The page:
Next, 57 g (0.15 mol) of the 1-(2,4,6-trichlorophenyl)-3-acetylamino-4-bromo-5-oxo-2-pyrazoline and 41 g of pyrazole (0.6 mol) were mixed well, then heated for 6 hours at 75 C. in a stream of nitrogen gas to react, after which the reaction mixture was cooled to room temperature. Next the reaction mixture was dissolved in ethyl acetate and the solution was washed with water three times and then dried over anhydrous sodium sulfate. The solvent was distilled off under reduced pressure, acetonitrile was added to the residual oil, and the deposited crystals were filtered to obtain 20.1 g (34.7%) of 1-(2,4,6-trichlorophenyl)-3-acetylamino-4-pyrazolyl-5-oxo-2pyrazoline.

Next, 31 g (0.08 mol) of the 1-(2,4,6-trichlorophenyl)-3-acetylamino-4-pyrazolyl-5-oxo-2-pyrazoline in 600 ml of ethanol was heated under reflux while 55 ml of concentrated hydrochloric acid was added. Then, after 1 hour, the reaction mixture was cooled to about 10 C. and neutralized with a solution containing 39 g of potassium hydroxide in 400 ml of methanol. The resulting solution was added to 2.5 l of water to obtain 21.6 g (78%) of 3-amino-1-(2,4,6-trichlorophenyl)-4-pyrazolyl-5-oxo-2-pyrazoline.

Next, 17 g (0.05 mol) of the 3-amino-1-(2,4,6-trichlorophenyl)-4-pyrazolyl-5-oxo-2-pyrazoline was dissolved in 300 ml qf tetrahydrofuran, to which were added 10 ml (0.13 mol) of pyridine and 1 ml of nitrobenzene. Then, 31.1 g (0.12 mol) of acrylic acid chloride was added under cooling with ice, after which the mixture was stirred for 1.5 hours. Next, 500 ml of water was added, extraction with ethyl acetate was effected, and the extract was dried over anhydrous sodium sulfate. The solvent was distilled off under reduced pressure, the residual oil was dissolved in 150 ml of ethanol, and then 60 ml of water containing 3.0 g (0.074 mol) of sodium hydroxide was added at room temperature. After being stirred for 30 min, 3 ml of acetic acid was added to neutralize the solution, the separated oil was extracted with ethyl acetate, the extract was dried over anhydrous sodium sulfate, and the solvent was distilled off under reduced pressure. The residual oil was purified by silica gel column chromatography to yield 6.4 g (32%) of the title compound. Melting point: 151 to 154 C.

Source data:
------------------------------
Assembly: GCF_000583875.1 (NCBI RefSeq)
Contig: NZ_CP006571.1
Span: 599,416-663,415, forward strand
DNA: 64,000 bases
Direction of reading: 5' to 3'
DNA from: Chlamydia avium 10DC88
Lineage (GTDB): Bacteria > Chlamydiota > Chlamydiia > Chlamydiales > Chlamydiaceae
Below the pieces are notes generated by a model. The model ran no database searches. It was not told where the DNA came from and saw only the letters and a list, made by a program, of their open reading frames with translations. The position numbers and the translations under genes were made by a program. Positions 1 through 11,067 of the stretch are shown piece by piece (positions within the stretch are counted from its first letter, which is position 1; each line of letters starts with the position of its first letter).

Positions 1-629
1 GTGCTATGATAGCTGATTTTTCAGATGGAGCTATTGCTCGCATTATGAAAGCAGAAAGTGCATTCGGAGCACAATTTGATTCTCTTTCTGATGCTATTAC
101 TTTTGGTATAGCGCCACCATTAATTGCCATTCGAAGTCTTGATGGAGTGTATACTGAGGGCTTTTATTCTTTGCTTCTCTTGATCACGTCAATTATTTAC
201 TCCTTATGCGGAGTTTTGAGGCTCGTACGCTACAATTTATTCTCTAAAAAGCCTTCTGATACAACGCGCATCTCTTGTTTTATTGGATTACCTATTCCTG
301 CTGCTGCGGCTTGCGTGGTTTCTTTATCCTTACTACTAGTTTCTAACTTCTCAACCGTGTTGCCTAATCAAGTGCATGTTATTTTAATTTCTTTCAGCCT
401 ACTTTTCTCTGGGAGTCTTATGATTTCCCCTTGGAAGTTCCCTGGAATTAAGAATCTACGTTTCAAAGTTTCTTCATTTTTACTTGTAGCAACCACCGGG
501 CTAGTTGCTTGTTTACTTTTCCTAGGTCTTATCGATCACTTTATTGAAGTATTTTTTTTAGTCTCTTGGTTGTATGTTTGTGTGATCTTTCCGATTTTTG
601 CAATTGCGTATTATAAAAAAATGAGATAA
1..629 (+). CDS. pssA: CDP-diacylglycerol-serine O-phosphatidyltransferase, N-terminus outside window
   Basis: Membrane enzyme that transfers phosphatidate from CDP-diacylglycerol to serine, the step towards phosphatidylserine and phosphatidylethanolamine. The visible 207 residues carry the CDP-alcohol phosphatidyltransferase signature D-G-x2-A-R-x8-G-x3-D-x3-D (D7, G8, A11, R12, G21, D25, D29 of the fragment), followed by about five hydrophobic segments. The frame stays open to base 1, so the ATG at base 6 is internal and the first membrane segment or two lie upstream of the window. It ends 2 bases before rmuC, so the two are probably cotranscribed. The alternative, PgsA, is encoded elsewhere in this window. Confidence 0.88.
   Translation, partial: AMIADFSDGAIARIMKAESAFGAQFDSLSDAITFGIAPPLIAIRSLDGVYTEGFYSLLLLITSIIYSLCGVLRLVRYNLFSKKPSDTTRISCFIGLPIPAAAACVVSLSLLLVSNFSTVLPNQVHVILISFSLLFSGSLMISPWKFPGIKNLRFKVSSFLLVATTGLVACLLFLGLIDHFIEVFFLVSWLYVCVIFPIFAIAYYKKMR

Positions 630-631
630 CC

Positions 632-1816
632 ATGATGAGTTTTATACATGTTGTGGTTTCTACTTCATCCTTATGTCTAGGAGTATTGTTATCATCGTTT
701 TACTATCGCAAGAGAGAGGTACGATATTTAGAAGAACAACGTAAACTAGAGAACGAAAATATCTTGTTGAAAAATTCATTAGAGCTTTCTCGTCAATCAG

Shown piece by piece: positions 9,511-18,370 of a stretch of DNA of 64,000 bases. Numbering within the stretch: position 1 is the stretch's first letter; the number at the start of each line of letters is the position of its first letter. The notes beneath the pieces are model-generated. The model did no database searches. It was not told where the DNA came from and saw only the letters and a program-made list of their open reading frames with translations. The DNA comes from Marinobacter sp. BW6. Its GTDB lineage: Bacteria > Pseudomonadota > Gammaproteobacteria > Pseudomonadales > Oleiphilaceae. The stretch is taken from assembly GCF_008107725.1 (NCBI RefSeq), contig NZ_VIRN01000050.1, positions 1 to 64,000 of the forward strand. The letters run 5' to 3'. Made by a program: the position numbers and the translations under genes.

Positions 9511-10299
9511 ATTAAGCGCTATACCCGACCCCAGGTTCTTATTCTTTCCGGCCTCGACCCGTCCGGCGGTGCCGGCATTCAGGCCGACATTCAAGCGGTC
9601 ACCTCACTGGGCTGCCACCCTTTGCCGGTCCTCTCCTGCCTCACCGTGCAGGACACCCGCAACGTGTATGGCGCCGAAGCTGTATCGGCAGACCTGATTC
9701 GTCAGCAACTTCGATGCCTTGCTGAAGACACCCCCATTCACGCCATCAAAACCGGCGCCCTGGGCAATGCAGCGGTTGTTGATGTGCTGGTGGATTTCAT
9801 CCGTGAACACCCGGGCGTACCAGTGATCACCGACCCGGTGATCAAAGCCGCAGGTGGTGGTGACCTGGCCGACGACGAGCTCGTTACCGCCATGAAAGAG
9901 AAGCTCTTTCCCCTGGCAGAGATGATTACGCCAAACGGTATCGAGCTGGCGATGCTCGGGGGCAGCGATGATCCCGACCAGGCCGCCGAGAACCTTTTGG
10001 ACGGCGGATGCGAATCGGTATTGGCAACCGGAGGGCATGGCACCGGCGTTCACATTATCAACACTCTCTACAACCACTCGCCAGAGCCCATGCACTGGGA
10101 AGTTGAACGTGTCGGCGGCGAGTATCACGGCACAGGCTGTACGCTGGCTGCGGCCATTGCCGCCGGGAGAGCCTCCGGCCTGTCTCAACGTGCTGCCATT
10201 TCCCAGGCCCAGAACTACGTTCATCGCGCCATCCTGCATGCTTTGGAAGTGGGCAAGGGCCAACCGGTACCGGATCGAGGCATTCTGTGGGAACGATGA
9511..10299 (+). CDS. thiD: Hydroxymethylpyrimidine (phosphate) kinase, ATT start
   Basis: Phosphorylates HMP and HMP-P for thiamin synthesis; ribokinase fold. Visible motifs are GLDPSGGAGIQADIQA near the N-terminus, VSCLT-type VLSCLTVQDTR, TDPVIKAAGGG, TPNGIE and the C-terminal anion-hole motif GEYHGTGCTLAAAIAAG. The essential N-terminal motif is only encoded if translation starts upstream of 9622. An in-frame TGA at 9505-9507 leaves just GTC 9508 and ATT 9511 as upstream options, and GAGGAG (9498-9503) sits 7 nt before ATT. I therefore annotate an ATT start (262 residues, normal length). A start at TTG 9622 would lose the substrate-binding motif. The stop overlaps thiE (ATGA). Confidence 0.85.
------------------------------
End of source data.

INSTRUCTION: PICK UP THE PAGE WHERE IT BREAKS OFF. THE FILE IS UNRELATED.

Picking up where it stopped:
______________________________________Elementary analysis (C15 H10 N5 O2 Cl3)       H    C         N      Cl______________________________________Calculated (%)         2.53   45.15     17.55                               26.66Found (%)     2.48   45.01     17.49                               26.30______________________________________
B. Synthesis of Ethylenically-Unsaturated Monomers Having a Fluorine-Containing Substituent Synthesis Example (3) Synthesis of Monomer Example (AM-1). 2,2,3,3,4,4,5,5,6,6,7,7-dodecafluoro-n-heptanoic acid vinylbenzyl ester

289.3 g (0.836 mol) of 2,2,3,3,4,4,5,5,6,6,7,7-dodecafluoro-n-heptanoic acid was charged into a 500-ml three-neckcd flask equipped with a stirrer, a reflux condenser, and a calcium chloride tube, and it was then cooled with ice water. 149.2 g (0.8361.5 mol) of thionyl chloride was poured in, with gentle stirring. Further, 3.3 g (0.8360.05 mol) of pyridine was gradually added dropwise. Next, the external temperature was heated to 100 C., and the reaction mixture was stirred for 4 hours. Then, after cooling, the deposited needle crystals and pale yellow solid were filtered off, the remaining thionyl chloride was distilled off, and the produced chloride of a fluorocarboxylic acid was purified by distillation under normal pressures. Thus, 280.3 g (yield: 92.0%, b.p.=131 to 133 C.) of 2,2,3,3,4,4,5,5,6,6,7,7-dodecafluoro-nheptanoic acid chloride was obtained.

100 ml of diethyl ether, 40.2 g (0.3 mol) of vinylbenzylalcohol (synthesized by the method described in "Polymer", 14 330 (1973) from chloromethylstyrene (meta: para=about 6: about 4); b.p.=69 to 73 C./0.4 mm Hg), 30.3 g (0.3 mol) of triethylamine, and 0.5 g of 2,6-di-tbutylphenol were charged into a 300-ml three-necked flask equipped with a stirrer, a reflux condenser, and a calcium chloride tube, and the mixture was then cooled with ice-water. 109.4 g (0.3 mol) of the 2,2,3,3,4,4,5,5,6,6,7,7-dodecafluoro-n-heptanoic acid chloride synthesized above was cooled with ice and was added to the mixture dropwise, with stirring. Next the mixture was stirred for 2 hours at room temperature, after which it was stirred for 1 hour under reflux. Then, after cooling, the deposited triethylamine hydrochloride was filtered off, the filtrate was washed twice with water, then with an aqueous sodium carbonate solution, and then it was dried over anhydrous sodium carbonate. Distillation was carried out twice to purify the dried filtrate, thus giving 61.0 g (yield: 44.0%; b.p.: 106 to 116 C./0.9 mm Hg; d: 1.47) of 2,2,3,3,4,4,5,5,6,6,7,7-dodecafluoro-n-heptanoic acid vinylbenzyl ester.